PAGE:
So, your father did drive to Chicago? Yes.
(GALLERY MURMURING) So if we're talking breach of contract here, is there any bigger breach of contract than someone in WITSEC going back to their former life? Objection, Your Honor.
Counsel is testifying.
Sustained.
Jury will disregard.
MARISSA: Oh, Bull.
Things are starting to go the other way.
Let's be honest.
The marshals didn't put your father's life in danger, did they? - You did.
- Objection! Your Honor.
OLLIS: Sustained.
Jury will disregard.
No, they won't.
Withdrawn.
No further questions, Your Honor.
(CRYING) How could she have not told us about that trip to Chicago? I know she's a kid, but still.
She never even told her mother.
She's ashamed.
It's written all over her face.
She made a horrible mistake.
Now she's convinced herself that's the reason, she's the reason her father's dead.
(SIGHS) I know it didn't go exactly the way we wanted today, but still, you were mighty impressive in court.
Hear, hear.
Yeah.
That and a bus token will get us on a bus.
Important thing is that we prevail.
Hey, I'm hungry.
You guys want to get some pizza? Huh? I know this pizza place over on Spring Street, knock your socks off.
Best pie in the city.
We have to find a way to prove that Anthony's killing had nothing to do with that trip to Chicago.
We have to find a way to lay this back at the marshals' feet.
Danny, that's your cue.
So, remember I told you how when I interviewed the FBI agent that Anthony was talking to, he practically handed me his file on a guy named "Ted Morris"? TAYLOR: Turns out Ted Morris was the pension fund administrator for the Contractors Union.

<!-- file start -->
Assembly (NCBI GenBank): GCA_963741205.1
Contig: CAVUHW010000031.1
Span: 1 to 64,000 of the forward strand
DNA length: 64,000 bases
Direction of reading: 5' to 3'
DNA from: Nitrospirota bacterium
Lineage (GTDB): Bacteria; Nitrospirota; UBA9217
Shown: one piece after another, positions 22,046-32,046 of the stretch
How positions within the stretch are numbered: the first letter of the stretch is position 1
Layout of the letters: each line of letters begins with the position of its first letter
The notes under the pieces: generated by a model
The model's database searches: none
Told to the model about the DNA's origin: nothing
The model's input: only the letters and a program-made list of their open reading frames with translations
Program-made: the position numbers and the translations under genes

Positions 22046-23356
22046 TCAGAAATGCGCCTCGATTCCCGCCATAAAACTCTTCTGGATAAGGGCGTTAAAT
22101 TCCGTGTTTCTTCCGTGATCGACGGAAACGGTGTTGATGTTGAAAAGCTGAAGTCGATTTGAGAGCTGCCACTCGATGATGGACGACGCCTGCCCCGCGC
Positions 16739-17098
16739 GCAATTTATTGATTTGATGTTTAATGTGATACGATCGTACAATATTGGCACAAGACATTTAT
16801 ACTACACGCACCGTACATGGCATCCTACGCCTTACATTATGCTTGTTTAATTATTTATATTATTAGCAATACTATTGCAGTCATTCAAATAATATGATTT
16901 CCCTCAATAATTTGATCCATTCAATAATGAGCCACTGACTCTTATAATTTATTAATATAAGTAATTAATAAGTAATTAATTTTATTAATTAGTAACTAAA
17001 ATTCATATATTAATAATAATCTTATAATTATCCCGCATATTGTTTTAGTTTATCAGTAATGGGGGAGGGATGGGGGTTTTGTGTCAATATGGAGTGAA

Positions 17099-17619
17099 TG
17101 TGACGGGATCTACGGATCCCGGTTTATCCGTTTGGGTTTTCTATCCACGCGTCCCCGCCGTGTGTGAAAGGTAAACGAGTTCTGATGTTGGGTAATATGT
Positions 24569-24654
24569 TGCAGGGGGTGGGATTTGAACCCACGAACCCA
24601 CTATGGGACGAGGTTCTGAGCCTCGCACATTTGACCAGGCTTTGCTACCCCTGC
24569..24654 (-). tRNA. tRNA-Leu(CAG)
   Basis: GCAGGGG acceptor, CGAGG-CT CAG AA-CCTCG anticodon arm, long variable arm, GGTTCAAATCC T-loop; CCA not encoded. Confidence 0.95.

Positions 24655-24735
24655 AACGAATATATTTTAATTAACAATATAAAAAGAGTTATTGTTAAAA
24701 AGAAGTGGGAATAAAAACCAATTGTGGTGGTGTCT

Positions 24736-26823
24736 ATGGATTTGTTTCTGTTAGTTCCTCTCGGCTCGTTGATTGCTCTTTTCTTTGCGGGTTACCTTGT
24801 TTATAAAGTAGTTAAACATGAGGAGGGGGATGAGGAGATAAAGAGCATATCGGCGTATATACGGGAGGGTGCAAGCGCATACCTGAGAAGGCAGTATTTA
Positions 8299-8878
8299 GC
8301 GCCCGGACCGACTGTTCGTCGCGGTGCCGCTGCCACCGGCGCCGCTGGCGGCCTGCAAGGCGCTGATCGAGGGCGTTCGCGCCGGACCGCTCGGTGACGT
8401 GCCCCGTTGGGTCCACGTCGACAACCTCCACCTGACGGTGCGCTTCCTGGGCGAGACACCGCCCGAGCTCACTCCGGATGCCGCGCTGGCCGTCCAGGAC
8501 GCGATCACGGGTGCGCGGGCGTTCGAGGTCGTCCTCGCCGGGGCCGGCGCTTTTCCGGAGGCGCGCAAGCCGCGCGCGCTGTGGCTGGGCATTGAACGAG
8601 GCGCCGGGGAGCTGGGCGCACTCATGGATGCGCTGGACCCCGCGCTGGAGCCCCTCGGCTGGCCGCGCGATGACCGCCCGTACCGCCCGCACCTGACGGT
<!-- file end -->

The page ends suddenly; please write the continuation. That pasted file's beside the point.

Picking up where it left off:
And as it happened, he invested the entire pension fund in the Arrowsure Corporation.
For which he apparently received some very sizable kickbacks.
Okay.
How did Anthony figure into all this? Well, as an accountant at Arrowsure Corporation, the Contractors Union pension account fell under his purview.
Wait.
You mean Anthony Gibson was in charge of these accounts? Mm-hmm, and it turns out that the FBI was in the process of building a case against Ted Morris, and I'm guessing they wanted Anthony to testify.
Jackpot.
So if you're Ted Morris, and you know the government has access to the only guy who can prove you weren't acting in your union's best interest when you invested their funds, you'd be only too happy to see that man meet an untimely end.
Now we're getting somewhere.
What do you think, Walter? (SNORING) Should we wake him? No.
No, you guys can head out as soon as you're done.
I'll I'll get him home.
(SNORING) How long was I asleep? I don't know.
Hour and a half, two hours.
I'm starting to make you nervous, aren't I? (CHUCKLES) I know you're upset with me about jury selection, and I know you're starting to wonder if I can pull my weight when it comes time to call witnesses, elicit testimony, cross-examine, all that sort of thing.
But I assure you, there is nobody better on their feet than me.
Nobody.
Walter you are my hero.
But the simple truth is, we already started calling witnesses, eliciting testimony.
All of it.
And you did it.
You were masterful.
But the fact that you don't remember doing it Oh, I remember it.
I remember! I do now.
Walter.
I need Benny to take the lead tomorrow in court.
I'm sorry, but that little girl's future, that family's future it depends on us getting this right.
You okay? I'm fine.
You got a cigarette? No, I don't smoke.
Do you? I don't know.
It depends on what year this is.
Damn! I hate getting old! (SIGHS) (SNIFFLES, SIGHS) This is you.
I know.
I'm sorry.
You have nothing to be sorry for.
See you in the morning.
I'll see you in the morning.
(DOOR CLOSES) Don't go yet.
I want to make sure he gets inside.
(SIGHS) Okay.
Dr.
Bull? Hey.
- (EXHALES) - Glad I caught you.
What's so urgent? The ballistics results just came back on the bullet that killed Anthony Gibson.
- And? - And it matches bullets used in a gang shooting in Chicago just over a year ago.
I don't understand.
Well, that gun was never recovered.
And it appears to have been used in this killing.
And the defense is gonna use that to tie Anthony's trip to Chicago to his death.
Anthony drove to Chicago, somebody saw him in Chicago, the gun came from Chicago.